To get to this ceremony we drove nearly an hour on a vehicle track that wound through hills and brush country, virtual wilderness to our eyes until we rounded a hill and overlooked a few scattered huts. En route, various walkers added directions, but exactly how our guide, Lolli, found the spot defies me. As we neared we passed a woman plowing a horn, drawing other's attention that an event was about to occur. Reaching the destination, we had to wait while our guides negotiated an entrance fee for our presence - regardless of what our National Geographic friend might think, no white man enters this area without paying for the privilege, even if his local guide does so on the sly. That business passed, we started the uphill hike to the ceremony.
Muted by distance, the clanging, banging clatter of ankle bangles reached our ears, and another noise which Mary mistook for the snapping pop of a small fire-cracker. It was not, it was the snap as an eight-foot switch met the flesh of a woman who stood, placid and accepting, of the lash. Warriors were gathered beneath a tree, preparing themselves with face paint for the ceremony, but before we could start shooting our guide had to again explain, and then display, the wads of bir that he had paid for our entrance here. Eventually, that hurdle was passed.
Around the tree men painted themselves, or took turns accommodating the women who approached them, a pile of switches in hand, to deliver one or several whippings. The woman would dance about, stomping her feet and moving in a circle, then stop and wait, facing the man and awaiting the strike. Some women wore Tee-shirts, others the traditional leather apron which exposed bare flesh on their backs, but either way, arms, shoulders, and backs were smacked with a resounding smack that made me physically wince. Afterwards, the woman would bow, sometimes attempting to solicit another strike, and more often the man would just walk off and return to whatever he was doing.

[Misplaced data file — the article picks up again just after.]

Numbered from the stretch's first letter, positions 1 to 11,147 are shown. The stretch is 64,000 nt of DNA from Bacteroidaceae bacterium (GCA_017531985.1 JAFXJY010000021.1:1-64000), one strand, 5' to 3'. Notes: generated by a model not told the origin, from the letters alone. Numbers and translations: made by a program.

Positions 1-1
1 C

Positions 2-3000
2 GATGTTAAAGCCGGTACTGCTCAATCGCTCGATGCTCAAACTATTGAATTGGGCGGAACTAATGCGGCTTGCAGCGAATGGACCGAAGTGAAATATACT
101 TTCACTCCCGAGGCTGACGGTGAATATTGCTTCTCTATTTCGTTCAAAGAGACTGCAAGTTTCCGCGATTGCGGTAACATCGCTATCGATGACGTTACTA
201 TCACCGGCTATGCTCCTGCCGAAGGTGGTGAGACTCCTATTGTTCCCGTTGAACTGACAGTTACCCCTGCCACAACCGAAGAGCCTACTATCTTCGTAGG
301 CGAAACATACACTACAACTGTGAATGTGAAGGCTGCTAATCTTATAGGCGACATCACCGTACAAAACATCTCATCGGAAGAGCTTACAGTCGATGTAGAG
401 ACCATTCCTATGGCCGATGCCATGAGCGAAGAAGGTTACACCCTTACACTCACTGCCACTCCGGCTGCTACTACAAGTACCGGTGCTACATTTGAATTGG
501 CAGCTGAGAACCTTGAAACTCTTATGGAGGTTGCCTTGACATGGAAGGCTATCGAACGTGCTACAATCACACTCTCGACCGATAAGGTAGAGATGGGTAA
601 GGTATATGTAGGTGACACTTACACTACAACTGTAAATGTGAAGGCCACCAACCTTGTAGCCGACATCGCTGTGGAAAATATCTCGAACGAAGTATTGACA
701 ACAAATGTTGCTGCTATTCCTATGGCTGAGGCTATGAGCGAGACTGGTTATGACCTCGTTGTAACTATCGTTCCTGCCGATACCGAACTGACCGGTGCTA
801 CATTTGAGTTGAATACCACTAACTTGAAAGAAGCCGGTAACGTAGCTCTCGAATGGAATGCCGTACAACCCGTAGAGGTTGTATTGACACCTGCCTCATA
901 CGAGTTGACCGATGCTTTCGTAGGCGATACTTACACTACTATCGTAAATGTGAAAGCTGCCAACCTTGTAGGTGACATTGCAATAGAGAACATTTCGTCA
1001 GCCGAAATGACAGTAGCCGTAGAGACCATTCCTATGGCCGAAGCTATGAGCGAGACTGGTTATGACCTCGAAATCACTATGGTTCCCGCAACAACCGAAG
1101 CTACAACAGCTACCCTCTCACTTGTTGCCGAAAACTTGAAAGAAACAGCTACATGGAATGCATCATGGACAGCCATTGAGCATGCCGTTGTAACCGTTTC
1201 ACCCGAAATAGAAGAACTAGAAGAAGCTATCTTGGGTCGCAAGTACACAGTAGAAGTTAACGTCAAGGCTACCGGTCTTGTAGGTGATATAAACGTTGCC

Meanwhile, the Geographic photographer, XXXXX, moved in close, using either a wide-angle or short zoom and fill flash, and shot away. I couldn't see the logic - the contrast between sky and subject was great and unless the flash was really doing a terrific job wide-angle seemed, to me, self-defeating. But hey, I'm not a Geographic photographer.
As our group attempted to set up it was soon clear that XXXXX had no interest or concern about where or how his position affected anyone else's photography. As it was later explained to us, he was not only trying to document the ceremonies and activities involved with the bull-jumping, but also the tourist interaction. The forthcoming article was to involve the impact a hydroelectric plant would have on the Omo peoples, and likewise the effect of tourism, so he wanted white tourists in his shots. For some unpleasant reason he seemed to key in on me, as I was filming close, using flash, and, more significantly, I was actually interacting with the people, and showing my interested subjects the shots on the back of my LCD. XXXXXX, just feet away, shot away, and I was quite self-conscious and uncomfortable, faced with the decision to either make faces at him, stop what I was doing, and, significantly, cease showing my subjects their fascinating shots. So I ignored him, feeling very much like I was posing for this guy and not liking it one bit.